Too much vac holding in the system. I never had the issue until I broke a nipple on main vacuum line and replaced it with a new one. New line caused flaring. Replaced it again, and flaring resolved.

I would say tweak the the vcv again to increase the amount of vac released.

Remember; High vac = flaring
Low vac = firm shift
No vac = harsh shift and even tire chirp
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  #9  
Old 04-26-2015, 05:38 PM
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Should have posted. I cleared it up. I set governor pressure to spec I found in one of the trans manuals I downloaded then adjusted vcv to the best shift. I don't remember the vac measurement but it was also close to published spec.

Now onto the engine shake.
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  #10  
Old 04-26-2015, 10:24 PM
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Good luck with the engine shake. In my 81 300SD sometimes it will shake like a mixer at one light and then at the next light be as smooth as cream. Have no idea what makes the difference. I had my indy idle it up about ten years ago but do not think that made much difference.
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  #11  
Old 04-27-2015, 11:59 AM
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Junkman, thanks for the info about the 3-4 flare. I've been battling this on mine and it looks like I will need to establish a baseline of verifying pressures and checking the vcv. I've tried adjusting the bowden cable but it isn't helping. Before, it was only an occasional slight flare, but now that I've replaced the rear diff. with a 2.47 it is really pronounced and nearly constant.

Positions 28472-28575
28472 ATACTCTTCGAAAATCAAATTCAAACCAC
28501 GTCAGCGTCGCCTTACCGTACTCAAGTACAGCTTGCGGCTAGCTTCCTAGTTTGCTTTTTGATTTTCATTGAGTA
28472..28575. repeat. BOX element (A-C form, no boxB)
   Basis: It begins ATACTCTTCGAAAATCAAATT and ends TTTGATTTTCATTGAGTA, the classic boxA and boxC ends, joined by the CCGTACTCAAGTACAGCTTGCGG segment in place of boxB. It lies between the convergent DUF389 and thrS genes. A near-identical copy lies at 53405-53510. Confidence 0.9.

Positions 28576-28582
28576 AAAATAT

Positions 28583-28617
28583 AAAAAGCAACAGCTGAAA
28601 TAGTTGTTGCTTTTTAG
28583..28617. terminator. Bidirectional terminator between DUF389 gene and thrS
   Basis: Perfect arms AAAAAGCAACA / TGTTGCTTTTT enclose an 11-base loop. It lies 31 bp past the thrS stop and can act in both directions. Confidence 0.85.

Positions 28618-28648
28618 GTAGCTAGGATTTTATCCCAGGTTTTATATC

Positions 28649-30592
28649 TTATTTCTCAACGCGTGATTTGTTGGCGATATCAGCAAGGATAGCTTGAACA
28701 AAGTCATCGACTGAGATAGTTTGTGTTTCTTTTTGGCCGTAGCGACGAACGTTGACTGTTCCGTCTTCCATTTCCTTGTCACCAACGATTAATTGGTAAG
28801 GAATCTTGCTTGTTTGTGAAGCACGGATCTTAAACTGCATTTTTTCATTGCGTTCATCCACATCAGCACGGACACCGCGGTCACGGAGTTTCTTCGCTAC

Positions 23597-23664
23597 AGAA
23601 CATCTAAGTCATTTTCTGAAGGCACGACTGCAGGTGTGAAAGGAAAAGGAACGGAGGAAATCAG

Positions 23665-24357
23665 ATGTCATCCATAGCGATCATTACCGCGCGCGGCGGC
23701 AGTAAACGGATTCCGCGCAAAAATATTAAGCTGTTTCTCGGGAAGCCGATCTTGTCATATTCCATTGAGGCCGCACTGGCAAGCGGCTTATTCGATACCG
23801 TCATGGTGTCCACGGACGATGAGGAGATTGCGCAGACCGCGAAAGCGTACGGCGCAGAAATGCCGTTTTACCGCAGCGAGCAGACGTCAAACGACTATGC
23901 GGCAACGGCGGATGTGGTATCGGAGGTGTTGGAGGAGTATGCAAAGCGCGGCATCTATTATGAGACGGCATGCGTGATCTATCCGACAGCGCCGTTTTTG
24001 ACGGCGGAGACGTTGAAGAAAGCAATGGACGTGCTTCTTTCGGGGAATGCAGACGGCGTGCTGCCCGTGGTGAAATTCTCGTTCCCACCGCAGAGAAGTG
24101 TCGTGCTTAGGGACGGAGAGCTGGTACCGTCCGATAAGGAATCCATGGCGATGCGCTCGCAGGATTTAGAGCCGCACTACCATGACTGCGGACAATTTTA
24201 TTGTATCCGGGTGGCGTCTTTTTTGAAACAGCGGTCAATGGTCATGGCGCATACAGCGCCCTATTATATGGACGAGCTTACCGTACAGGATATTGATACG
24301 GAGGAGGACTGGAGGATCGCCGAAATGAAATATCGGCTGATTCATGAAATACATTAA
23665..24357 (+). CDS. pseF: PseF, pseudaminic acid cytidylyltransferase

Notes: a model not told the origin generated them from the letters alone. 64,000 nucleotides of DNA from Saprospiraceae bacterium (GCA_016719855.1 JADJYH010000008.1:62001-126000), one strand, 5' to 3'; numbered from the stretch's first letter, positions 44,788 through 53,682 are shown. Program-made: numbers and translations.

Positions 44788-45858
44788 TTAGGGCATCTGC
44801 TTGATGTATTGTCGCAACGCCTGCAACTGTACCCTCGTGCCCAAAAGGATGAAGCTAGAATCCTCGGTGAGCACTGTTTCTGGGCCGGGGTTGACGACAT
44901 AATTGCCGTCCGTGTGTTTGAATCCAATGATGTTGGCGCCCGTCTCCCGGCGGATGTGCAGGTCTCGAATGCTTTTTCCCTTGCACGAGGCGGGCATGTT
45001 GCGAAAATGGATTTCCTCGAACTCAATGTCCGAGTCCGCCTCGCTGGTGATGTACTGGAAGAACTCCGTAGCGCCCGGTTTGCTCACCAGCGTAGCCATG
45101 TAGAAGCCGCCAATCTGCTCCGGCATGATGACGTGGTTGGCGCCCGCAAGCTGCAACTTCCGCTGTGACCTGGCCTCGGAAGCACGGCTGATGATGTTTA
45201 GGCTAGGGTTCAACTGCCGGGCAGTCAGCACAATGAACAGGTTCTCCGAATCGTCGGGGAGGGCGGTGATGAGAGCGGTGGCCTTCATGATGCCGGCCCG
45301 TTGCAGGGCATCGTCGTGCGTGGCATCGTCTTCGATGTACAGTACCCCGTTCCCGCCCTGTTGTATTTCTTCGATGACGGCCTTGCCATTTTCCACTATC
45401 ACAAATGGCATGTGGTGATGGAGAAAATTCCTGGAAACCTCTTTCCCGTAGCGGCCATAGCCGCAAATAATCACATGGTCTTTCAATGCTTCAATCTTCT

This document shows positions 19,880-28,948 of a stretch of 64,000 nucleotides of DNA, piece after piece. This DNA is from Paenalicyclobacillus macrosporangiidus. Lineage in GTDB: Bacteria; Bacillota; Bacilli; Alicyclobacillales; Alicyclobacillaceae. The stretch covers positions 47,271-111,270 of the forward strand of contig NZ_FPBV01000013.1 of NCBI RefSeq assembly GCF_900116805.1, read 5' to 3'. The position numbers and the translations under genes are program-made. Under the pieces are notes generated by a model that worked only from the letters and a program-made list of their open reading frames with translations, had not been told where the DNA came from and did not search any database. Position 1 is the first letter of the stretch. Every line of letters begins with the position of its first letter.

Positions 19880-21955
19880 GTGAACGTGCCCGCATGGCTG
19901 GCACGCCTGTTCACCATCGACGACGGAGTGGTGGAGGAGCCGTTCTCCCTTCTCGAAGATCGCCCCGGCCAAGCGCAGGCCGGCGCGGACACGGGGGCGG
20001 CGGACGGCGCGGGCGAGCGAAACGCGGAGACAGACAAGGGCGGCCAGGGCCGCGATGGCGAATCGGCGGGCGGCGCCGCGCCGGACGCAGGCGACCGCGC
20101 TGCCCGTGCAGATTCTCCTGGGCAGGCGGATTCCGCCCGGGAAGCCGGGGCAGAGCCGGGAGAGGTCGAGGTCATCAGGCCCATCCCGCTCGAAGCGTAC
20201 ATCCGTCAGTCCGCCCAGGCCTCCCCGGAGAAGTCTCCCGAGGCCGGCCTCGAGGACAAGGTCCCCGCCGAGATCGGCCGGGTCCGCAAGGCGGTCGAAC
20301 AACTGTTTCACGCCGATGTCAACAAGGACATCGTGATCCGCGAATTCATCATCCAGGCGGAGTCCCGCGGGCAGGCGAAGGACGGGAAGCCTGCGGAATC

tyl64, another possibilty I read about, here on the forum, was the linkage for the manual shut off lever. Another forum member mentioned that the linkage was causing the IP to go slightly into shut down. A very slight adjustment of the linkage cleared the problem. This may be due to wear, over time, to the linkage pivots.
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  #12  
Old 04-27-2015, 07:35 PM
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My understanding of the process is to:
Set the governor pressure. Mine is green and the trans manual had similar pressures for each transmission based on governor color.
Adjust the VCV. the vac is to be set at x and drop to 0 by 10 mm of opening. There is a factory gauge which is really just a disk with a hole in it. I made one by drilling a 1/8" hole in a nickle. The diameter/2 - 1/8'/2 ~10mm. Close enough for government work.